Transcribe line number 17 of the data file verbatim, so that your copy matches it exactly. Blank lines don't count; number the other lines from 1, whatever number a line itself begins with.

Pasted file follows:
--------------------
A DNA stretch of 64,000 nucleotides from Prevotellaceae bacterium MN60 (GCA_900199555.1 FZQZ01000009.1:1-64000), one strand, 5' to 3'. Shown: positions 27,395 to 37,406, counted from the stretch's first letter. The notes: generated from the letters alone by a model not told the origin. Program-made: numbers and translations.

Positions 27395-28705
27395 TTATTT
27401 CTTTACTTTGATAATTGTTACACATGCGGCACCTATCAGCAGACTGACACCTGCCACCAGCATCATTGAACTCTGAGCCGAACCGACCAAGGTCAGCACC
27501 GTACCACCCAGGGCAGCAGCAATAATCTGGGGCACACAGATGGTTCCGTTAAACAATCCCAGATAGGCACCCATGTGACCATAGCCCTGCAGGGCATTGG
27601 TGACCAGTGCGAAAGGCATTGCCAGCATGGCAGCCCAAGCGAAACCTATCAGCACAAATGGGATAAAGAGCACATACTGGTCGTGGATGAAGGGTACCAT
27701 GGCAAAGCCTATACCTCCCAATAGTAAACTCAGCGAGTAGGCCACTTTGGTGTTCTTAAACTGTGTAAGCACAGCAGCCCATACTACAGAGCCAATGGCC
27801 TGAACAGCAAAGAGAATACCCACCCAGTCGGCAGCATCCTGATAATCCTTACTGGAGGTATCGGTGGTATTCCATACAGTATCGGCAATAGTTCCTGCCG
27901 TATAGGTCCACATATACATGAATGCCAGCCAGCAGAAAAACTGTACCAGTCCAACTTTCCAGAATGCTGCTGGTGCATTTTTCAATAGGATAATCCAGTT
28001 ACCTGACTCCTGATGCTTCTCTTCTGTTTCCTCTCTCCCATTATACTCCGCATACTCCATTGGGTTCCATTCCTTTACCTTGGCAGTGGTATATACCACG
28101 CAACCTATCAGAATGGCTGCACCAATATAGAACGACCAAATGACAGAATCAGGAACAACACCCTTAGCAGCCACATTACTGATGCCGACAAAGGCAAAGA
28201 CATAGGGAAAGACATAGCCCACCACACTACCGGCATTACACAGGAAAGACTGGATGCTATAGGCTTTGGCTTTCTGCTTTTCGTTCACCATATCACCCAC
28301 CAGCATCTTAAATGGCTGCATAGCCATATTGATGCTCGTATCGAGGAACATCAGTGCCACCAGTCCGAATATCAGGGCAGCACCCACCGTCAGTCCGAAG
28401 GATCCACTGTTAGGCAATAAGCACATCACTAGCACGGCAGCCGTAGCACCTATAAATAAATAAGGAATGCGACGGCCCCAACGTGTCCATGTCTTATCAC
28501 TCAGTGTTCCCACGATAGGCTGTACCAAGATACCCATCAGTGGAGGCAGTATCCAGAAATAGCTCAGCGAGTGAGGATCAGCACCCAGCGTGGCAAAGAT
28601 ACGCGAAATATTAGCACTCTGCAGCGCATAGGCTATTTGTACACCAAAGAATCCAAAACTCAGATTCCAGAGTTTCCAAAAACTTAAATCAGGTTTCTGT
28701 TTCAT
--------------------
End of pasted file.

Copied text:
28701 TTCAT